HSBC Malaysia’s Digital Black Belt builds its future-ready workforce
By Karamjit Singh August 3, 2021
- Encourage staff to innovate, apply digital lens to find new opportunities
- US$40mil investment from 2021-’23 for branches digital upgrade
[Ed: Article updated with explanation on why HSBC has Data Analytics and Data Science as separate courses.]
Every large corporate company knows that digital disruption is real, that reskilling their talent, especially those whose roles are in real danger of being automated away, is the new reality.
Global bank, HSBC is well aware of this and has identified five key technical and design skills that will be key to the future of financial services. From the five skills of, Machine Learning, Cyber Security, Data & Analytics, Software Development, and User Interface and Experience Design, the team in Malaysia, based on local priorities has picked three skills for its upskilling program.
Under its newly established Digital Black Belt Development Programme, HSBC Malaysia, in the belief that this will help its staff embrace the workplace of the future, is offering them the option of choosing from Data Analytics, Data Science, Automation & Machine Learning.
More tech savvy readers may be wondering why HSBC has seen fit to separate Data Analytics and Data Science, where it is usually assumed that both are the same side of the coin. But not to HSBC
Which feels the skills required for each area differ. It tells DNA that this is being evidenced as employees are going through the courses they picked.
“For Data Analytics, this equips employees with an understanding about working with data to make effective decisions, harnessing EXCEL skills, familiarising themselves with SQL and Qlik Sense tools and using these to tell compelling stories using data. The aim of this stream is to develop useful insights as a result of having a data driven mindset,” a HSBC spokesperson explains.
On the other hand, for the learners going through the Data Science stream, this equips employees with data skills that will help create robust predictive models with stats and Python programming capabilities. “This will provide employees with the ability to tackle complex machine learning problems on the job along with the required programming skills. This is especially useful for employees who are already in roles where they are required to do predictive modelling/derive insights,” explains the spokesperson.
“New trends and technologies continue to change the way we live and work and adopting a mindset of continuous learning will enable us to be ready for what’s next. We’re investing in the skills and technology we need across our global network to build a sustainable future. Acquiring these competencies will be critical to developing the workforce within the country and facilitating the growth of our people,” said Sugunah Verumandy (pic), Head of HR, HSBC Malaysia.
The programme integrates the global HSBC University training modules and HSBC vendor led programmes, specially crafted to help Malaysia’s workforce develop pertinent skills essential for their growth and development.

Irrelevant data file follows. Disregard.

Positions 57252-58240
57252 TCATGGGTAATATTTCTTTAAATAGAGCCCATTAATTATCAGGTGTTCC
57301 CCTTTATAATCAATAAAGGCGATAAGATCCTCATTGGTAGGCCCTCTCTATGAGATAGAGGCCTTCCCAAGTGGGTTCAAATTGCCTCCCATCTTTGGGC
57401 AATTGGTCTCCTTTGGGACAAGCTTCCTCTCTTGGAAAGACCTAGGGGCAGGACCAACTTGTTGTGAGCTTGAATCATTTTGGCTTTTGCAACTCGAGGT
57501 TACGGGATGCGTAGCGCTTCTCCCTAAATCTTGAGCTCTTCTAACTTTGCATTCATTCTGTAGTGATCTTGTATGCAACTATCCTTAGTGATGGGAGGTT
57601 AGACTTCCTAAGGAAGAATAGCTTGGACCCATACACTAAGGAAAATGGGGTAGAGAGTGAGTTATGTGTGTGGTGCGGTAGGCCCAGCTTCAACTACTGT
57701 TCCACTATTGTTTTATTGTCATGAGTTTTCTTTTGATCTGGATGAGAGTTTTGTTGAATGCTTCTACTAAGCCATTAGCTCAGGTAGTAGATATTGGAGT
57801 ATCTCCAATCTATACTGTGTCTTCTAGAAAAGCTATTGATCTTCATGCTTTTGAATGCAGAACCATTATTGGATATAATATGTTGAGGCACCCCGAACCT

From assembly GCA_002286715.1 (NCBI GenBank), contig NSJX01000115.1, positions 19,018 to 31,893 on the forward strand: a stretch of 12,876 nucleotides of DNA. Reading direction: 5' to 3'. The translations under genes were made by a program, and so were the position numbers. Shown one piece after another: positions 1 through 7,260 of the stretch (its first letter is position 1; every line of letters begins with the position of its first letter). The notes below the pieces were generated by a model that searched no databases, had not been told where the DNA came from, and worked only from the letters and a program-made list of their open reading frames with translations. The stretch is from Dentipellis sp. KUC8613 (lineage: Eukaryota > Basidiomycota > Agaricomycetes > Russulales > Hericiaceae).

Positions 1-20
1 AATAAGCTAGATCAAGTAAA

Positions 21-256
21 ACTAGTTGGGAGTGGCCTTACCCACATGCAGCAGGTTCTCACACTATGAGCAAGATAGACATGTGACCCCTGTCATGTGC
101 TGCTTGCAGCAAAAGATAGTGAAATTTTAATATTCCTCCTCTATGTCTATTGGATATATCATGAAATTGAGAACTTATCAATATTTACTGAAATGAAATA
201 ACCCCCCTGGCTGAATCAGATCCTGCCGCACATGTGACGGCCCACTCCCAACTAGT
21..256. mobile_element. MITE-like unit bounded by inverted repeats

Ranging in duration from three months to eight depending on which course is chosen, the pilot batch was nominated though subsequent batches will be on a self-enrolment basis.
According to Sugunah, staff only need to select one course that is most relevant to their role and aspirations. Conducted virtually, they are required to complete all modules within the course in order to get the certification.
“Our Digital Black Belt Programme is focused on encouraging employees to innovate and apply a digital lens to everything that they do while finding new opportunities to shape the future both inside our organisation and in wider society. We believe that this will be fundamental to preparing our people for what comes next while enabling them to deliver a better experience for our customers.”
Taking a flexible approach, the Virtual Instructor Led Training sessions are conducted during office hours and it will be up to the individuals as to when they choose to complete the modules based on their schedules and availability.
Rather than waiting for a year to go by before assessing the value of the program, Sugunah says that the effectiveness is continuously being assessed. “For example, we have made adjustments to the structure of the Data Science and Automation & Machine Learning streams as the cohorts are going through the programme to ensure that we are promptly responding to feedback, rather than only make adjustments after the fact. This feedback will also be incorporated in the structuring of the upcoming cohorts.”
She also leaves open the possibility that other technical or design courses will be added in the future.
The provides employees with education and training that is essential to re-skill the workforce.
HSBC Malaysia sees its Digital Black Belt Programme as a sign of its continued commitment to Malaysia with investments in its business. In 2020, the bank invested more than US$2.37 million (RM10 million) in training opportunities aimed at building the capabilities of employees. In addition to upskilling of local talent to adapt to banking trends of today and the future, other examples that reflect this commitment to the country include:
• HSBC Malaysia’s US$250 million (RM1.05 billion) investment in its new Malaysian headquarters in the financial hub of TRX in Kuala Lumpur.
• Investment of US$40 million from 2021 to 2023 to equip HSBC’s branches with enhanced digital capabilities and new technology. This is in addition to the US$18 million that was invested from 2018 to 2020 and will further enable the bank to develop innovative branch formats and champion new ways of serving our customers in the country while supporting their financial journeys.
[RM1 = US$0.237]